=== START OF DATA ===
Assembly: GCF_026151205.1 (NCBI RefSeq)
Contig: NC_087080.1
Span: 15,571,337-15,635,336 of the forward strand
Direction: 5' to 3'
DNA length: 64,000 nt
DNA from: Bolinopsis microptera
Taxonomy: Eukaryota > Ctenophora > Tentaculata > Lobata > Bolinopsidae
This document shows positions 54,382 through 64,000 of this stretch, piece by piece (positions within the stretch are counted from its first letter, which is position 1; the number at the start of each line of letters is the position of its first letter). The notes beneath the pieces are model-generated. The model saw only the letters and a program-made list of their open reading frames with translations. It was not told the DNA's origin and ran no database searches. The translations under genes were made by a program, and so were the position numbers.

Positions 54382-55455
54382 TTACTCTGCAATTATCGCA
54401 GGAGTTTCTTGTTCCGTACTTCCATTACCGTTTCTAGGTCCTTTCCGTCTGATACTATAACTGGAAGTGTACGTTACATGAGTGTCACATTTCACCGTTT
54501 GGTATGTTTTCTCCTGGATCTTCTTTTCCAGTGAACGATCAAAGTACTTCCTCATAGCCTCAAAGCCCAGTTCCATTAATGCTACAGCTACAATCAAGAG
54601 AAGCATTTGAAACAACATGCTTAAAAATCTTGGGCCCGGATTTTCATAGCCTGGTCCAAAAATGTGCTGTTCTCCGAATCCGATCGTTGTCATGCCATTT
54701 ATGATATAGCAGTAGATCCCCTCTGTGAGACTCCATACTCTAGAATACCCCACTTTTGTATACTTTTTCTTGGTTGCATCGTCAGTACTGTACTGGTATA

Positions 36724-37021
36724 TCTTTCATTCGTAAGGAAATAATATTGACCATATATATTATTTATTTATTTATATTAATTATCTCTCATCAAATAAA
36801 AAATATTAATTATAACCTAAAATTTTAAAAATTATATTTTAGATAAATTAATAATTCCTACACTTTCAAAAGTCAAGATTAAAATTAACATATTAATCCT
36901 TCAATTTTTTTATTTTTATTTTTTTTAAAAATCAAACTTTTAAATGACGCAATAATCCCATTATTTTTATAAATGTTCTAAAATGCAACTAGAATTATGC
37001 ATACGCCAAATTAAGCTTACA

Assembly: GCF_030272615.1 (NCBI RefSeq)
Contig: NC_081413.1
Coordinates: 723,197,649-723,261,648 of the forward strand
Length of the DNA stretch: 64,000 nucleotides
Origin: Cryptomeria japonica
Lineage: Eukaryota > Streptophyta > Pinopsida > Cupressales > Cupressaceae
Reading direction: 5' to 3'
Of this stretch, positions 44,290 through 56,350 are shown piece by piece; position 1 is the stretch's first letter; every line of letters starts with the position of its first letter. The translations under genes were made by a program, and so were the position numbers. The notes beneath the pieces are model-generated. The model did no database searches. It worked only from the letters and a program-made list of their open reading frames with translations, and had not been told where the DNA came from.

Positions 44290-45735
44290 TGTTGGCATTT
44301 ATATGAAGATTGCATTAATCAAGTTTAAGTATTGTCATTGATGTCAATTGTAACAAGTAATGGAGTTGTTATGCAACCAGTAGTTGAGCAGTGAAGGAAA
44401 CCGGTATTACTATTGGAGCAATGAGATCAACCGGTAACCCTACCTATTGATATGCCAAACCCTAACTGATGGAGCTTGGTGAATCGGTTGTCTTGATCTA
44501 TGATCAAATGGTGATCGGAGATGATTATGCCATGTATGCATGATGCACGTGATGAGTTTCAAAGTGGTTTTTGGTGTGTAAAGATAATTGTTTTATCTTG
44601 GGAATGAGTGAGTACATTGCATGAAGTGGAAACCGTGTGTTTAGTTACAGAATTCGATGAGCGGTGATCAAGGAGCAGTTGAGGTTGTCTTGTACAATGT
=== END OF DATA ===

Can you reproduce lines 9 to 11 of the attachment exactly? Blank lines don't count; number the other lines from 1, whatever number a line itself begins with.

Positions 54382-55455
54382 TTACTCTGCAATTATCGCA
54401 GGAGTTTCTTGTTCCGTACTTCCATTACCGTTTCTAGGTCCTTTCCGTCTGATACTATAACTGGAAGTGTACGTTACATGAGTGTCACATTTCACCGTTT